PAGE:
Bruce McClelland

Marchen Cycle, The

Bruce McClelland

By the author of The Dracula Poems, this cycle continues McClelland’s involvement with archetypal motifs, this time centered specifically on the Indo-Germnic tales collected by the Grimms…

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Bruce McClelland

By the author of The Dracula Poems, this cycle continues McClelland’s involvement with archetypal motifs, this time centered specifically on the Indo-Germnic tales collected by the Grimms. Each concerns a tale or folk-mythic theme, some more available than others, & each intentionally avoids mere retelling, but chooses rather to articulate the salient dynamics of the particular story. The cycle means as well to get past the trap of interpretation—as the Prelude says, “these stories are not therapies”—for to interpret, in this case, is to deny the activity of the imagination looking at its own history. The result is an arrangement of lyric poems, each capable of standing alone, yet together forming a reasonable narrative of that process known as individuation, with the Wolf doing the talking.


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Tristia

Osip Mandelstam

Tristia is the book that firmly established Mandelstam as a major Russian poet…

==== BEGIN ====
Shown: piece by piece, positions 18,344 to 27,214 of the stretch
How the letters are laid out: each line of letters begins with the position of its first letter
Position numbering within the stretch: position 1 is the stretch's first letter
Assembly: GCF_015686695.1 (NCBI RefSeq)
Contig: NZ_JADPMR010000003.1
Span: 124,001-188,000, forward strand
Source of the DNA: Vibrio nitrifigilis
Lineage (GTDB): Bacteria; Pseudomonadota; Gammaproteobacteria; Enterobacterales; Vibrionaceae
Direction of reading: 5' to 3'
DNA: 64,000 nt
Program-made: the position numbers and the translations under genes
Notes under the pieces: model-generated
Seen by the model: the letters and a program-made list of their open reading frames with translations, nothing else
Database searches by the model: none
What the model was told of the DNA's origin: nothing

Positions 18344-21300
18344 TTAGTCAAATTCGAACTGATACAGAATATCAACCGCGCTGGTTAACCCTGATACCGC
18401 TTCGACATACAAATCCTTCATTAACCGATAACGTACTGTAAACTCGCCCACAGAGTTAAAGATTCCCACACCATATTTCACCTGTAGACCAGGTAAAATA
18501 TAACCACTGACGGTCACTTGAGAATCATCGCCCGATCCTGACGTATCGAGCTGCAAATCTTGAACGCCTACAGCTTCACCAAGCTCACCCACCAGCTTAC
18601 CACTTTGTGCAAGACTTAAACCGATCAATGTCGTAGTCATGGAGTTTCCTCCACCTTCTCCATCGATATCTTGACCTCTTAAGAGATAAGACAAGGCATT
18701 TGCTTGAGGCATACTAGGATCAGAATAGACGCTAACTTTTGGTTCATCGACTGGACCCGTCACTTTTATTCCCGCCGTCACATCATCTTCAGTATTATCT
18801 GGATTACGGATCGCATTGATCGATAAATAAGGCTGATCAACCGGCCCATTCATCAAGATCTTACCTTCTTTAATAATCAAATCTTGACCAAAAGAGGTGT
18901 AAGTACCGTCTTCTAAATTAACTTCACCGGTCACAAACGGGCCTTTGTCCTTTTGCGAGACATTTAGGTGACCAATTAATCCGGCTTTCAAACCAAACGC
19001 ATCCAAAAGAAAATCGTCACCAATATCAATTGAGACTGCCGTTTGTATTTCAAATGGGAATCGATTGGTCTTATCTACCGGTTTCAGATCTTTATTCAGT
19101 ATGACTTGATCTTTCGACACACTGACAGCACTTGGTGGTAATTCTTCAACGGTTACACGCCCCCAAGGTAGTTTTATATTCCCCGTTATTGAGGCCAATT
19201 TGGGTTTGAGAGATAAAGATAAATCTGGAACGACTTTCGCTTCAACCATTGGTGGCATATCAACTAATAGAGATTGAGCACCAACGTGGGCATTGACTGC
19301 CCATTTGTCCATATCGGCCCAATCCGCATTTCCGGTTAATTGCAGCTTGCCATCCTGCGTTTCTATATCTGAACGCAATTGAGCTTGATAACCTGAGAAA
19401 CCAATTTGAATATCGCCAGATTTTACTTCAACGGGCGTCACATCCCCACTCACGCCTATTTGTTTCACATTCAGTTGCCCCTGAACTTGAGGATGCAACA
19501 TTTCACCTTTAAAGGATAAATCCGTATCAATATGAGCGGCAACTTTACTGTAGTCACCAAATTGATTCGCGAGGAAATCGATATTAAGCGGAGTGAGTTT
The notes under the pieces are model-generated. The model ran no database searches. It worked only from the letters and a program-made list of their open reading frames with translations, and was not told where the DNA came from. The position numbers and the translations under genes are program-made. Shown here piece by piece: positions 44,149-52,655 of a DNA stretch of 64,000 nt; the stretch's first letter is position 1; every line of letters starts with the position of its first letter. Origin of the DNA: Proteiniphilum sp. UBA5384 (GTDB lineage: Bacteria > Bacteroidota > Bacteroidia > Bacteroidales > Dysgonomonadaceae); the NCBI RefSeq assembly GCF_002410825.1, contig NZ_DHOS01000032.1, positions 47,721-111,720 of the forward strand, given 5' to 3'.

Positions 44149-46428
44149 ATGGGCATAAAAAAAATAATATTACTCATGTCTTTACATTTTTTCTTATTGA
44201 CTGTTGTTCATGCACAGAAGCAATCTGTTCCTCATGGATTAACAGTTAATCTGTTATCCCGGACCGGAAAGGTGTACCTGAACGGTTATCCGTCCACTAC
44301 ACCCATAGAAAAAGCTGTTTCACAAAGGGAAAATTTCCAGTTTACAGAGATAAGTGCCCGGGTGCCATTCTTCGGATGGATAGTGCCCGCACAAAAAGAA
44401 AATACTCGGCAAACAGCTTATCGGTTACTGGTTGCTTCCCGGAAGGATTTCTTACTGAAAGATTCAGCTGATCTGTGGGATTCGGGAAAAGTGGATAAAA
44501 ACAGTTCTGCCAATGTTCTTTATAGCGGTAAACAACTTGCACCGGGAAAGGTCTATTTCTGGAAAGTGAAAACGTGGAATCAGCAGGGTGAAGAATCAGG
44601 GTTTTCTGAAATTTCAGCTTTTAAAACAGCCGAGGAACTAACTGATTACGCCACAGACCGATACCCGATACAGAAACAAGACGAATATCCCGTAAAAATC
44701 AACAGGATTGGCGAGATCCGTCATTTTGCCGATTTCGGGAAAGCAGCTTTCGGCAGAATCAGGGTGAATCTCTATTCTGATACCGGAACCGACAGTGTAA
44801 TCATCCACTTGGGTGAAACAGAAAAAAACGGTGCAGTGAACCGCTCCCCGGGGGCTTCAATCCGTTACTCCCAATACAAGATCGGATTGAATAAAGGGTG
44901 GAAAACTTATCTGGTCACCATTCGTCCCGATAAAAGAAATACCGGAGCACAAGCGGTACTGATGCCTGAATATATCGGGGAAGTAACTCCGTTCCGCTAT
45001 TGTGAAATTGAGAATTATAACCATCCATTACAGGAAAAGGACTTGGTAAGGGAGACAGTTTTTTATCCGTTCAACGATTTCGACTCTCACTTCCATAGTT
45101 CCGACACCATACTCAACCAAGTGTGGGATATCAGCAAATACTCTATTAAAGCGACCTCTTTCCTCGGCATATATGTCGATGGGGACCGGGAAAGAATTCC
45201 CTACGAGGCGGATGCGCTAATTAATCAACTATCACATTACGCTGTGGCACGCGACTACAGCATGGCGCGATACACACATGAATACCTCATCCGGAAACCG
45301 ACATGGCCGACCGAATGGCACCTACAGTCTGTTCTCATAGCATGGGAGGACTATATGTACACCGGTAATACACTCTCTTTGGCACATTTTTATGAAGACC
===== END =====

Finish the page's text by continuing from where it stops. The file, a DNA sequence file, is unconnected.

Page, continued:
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Osip Mandelstam

Tristia is the book that firmly established Mandelstam as a major Russian poet. This first complete and bilingual edition reproduces the original Petrograd text of 1922. Tristia, his second book, marks the beginning of the poet’s maturity and the culmination of his involvement with the innovative group, the Acmeists. As translator Bruce McClelland writes in the Preface: “The poems of Tristia comprise the acme of Acmeism, which in turn became a literary philosophy whose concerns resonate with many issues in contemporary poetic discourse.” For while Mandelstam lived comfortably with “the strictness of self-imposed forms,” at the same time he certainly did not simply “adjust” to reality. Rather he invested poetry with such a high degree of substantiality that for him (and for us) it was capable of penetrating reality—breaking the glass of illusion in a way that all the theosophical incantations of the Symbolists never could. Because the Acmeists (like the American Imagists) broke with exhausted conventions and vague mysticism, Mandelstam is sometimes mistaken for a chilly realist. On the contrary, like several generations of American poets he sought to rescue the visionary in the actual, through a poetics of immediacy and the renewal of language itself. McClelland’s translations aim to show us a way into this less appreciated dimension of Mandelstam and the urge for a new poetics.



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